Learn the difference between delaying gratification and delaying enjoyment. The former’s a power and a metric. The latter’s a state of mind. Never delay enjoyment. I’d have to think about how I would say this to a child. “Laugh along the way?”
That's a great way to say it! What was your inspiration for Me & Mama?
My inspiration was a cup, an absolute favorite of mine I purchased from an Argentine bakery that was closing and selling off its loose bits and remaining wares. The cup and I were inseparable --for years I drank everything out of it. Then my daughter came along and one day decided that the nicest thing she could do for me was offer me a drink of water in my favorite cup. She used her little hands to squeeze the water spigot, leaving the cup perched unsupported on the narrow ledge of our water cooler. Crash! Splash! Bang! Doesn’t joy sit squarely on the shoulders of equanimity? I wanted to record these moments, the ones marching toward long days and short years, recognizing each of them as precious. Me & Mama percolated in the shards.
Wow! Would you say there is a common thread in the picture books you’ve written or illustrated?
I think the most noticeable thread is a brown girl protagonist. Sadly, this world isn’t always friendly toward Black and Brown girls. I only became aware of this in kindergarten, when a boy named Raymond said an unkind word. I didn’t know what he meant until I went to hang my yellow raincoat in our common closet and I noticed it too. I looked at my hand and arm as if seeing it for the first time. I was the darkest of them all. This revelation followed me all the way home. Unlike Adam in the garden, I didn’t have a fig leaf. It was everywhere I went. So, there’s an empathy I feel and a desire to nourish and celebrate the soul of every girl that might resemble me in some way because by day’s end, it’s almost guaranteed that she’s been torn down, disassembled, devalued, and transgressed upon. Sadly, it’s not hyperbole.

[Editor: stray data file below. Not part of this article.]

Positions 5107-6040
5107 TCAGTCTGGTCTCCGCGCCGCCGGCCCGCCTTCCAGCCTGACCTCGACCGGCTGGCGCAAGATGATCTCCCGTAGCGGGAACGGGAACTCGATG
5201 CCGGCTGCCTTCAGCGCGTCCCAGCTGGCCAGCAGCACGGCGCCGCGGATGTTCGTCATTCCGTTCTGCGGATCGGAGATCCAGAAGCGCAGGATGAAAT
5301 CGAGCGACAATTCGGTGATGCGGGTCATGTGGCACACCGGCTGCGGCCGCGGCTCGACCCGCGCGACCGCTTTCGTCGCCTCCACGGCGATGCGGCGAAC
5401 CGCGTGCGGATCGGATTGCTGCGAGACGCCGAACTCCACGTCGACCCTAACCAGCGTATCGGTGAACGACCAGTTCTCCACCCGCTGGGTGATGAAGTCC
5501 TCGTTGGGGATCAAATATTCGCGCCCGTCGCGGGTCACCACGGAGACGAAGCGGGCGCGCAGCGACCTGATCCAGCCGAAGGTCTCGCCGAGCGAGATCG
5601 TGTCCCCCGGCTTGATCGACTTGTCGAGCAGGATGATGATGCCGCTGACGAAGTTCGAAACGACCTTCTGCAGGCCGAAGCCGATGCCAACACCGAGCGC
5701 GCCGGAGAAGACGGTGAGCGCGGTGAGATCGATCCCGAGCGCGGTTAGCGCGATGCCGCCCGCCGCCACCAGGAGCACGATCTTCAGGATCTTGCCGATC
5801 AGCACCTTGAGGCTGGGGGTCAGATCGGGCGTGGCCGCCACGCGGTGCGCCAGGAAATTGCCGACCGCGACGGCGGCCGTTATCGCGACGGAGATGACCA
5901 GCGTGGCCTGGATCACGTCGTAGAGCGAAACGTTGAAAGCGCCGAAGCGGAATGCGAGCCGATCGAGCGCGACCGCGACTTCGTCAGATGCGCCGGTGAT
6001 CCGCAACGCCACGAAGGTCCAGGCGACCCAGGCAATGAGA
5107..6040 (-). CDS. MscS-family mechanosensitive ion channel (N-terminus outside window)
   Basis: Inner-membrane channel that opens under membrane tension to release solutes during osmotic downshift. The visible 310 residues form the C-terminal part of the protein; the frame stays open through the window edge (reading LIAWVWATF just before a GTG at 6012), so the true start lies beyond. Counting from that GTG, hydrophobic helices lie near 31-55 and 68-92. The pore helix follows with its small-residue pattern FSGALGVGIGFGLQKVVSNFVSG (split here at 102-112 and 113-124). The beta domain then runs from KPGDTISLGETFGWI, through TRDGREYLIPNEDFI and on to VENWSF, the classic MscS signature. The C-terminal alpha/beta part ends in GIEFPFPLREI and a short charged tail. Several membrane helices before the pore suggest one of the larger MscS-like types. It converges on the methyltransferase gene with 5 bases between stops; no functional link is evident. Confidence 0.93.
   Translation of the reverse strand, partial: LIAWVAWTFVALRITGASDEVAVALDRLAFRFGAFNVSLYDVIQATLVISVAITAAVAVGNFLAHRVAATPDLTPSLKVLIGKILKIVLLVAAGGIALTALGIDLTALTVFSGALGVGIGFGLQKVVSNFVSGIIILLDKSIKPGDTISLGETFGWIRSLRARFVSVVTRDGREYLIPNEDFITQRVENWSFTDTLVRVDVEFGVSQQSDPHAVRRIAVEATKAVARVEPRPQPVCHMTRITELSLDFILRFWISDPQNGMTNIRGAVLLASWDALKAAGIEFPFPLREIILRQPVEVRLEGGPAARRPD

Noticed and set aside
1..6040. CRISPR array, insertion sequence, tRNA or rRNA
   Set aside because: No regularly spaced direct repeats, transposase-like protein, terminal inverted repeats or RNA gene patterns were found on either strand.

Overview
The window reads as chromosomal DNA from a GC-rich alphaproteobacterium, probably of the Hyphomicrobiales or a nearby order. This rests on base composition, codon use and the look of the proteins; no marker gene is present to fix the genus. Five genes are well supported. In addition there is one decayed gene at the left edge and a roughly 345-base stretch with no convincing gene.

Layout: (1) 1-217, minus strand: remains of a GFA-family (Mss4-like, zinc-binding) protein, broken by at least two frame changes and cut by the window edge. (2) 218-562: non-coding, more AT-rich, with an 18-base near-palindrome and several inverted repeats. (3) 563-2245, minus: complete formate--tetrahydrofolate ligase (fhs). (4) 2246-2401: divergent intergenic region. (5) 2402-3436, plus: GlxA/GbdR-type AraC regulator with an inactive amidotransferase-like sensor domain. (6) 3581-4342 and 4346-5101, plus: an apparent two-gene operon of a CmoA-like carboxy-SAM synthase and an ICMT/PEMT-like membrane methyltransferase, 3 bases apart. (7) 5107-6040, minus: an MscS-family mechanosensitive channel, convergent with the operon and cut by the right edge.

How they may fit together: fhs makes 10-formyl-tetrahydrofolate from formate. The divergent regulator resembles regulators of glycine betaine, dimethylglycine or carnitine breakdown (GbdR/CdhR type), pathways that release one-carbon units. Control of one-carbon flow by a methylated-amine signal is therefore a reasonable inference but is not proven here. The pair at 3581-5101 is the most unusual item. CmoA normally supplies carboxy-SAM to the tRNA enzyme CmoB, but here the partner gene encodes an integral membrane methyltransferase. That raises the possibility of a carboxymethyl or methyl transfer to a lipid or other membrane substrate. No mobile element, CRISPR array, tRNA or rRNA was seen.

I think your work does that very well. What is your favorite medium? Which is your least favorite? Is there something you’ve always wanted to try?
I don’t love working in acrylics – they dry so quickly and flatten expression—but I prefer acrylics to delivering in oil. I love the richness of oil pigments, but it’s a more toxic choice and won’t dry just because it’s time to pack and ship. Acrylic more closely resembles the opacity of oil, another bonus. I prefer layering, which is why I prefer acrylics to watercolor’s transparency or gouache’s chalkiness. Also, I love working in textiles. Would love to do an all textile or all pencil-sketched book project!
Looking at your dolls and the clothing you create, boy would we be in for a treat! Do you have a favorite spread in Me & Mama?
© Cozbi A. Cabrera 2020.
I like the last spread and feel it captures perfectly my original intention of telling the story and defining the emotion without showing the character’s faces.
How does your doll making inform or bolster your creativity?
© Cozbi A. Cabrera 2020.
I left designing for music because making the dolls feeds a portion of my soul. Even with commissions, the sky’s the limit. I am able to express freely – octane for any creative. And that’s the difference between commercial and personal work. No one has any insight into what’s lies fallow in another, until they are free to express, develop and make it visible. So, to my artist friends out there: express and grow freely! What you uncover can still enrich your commercial work.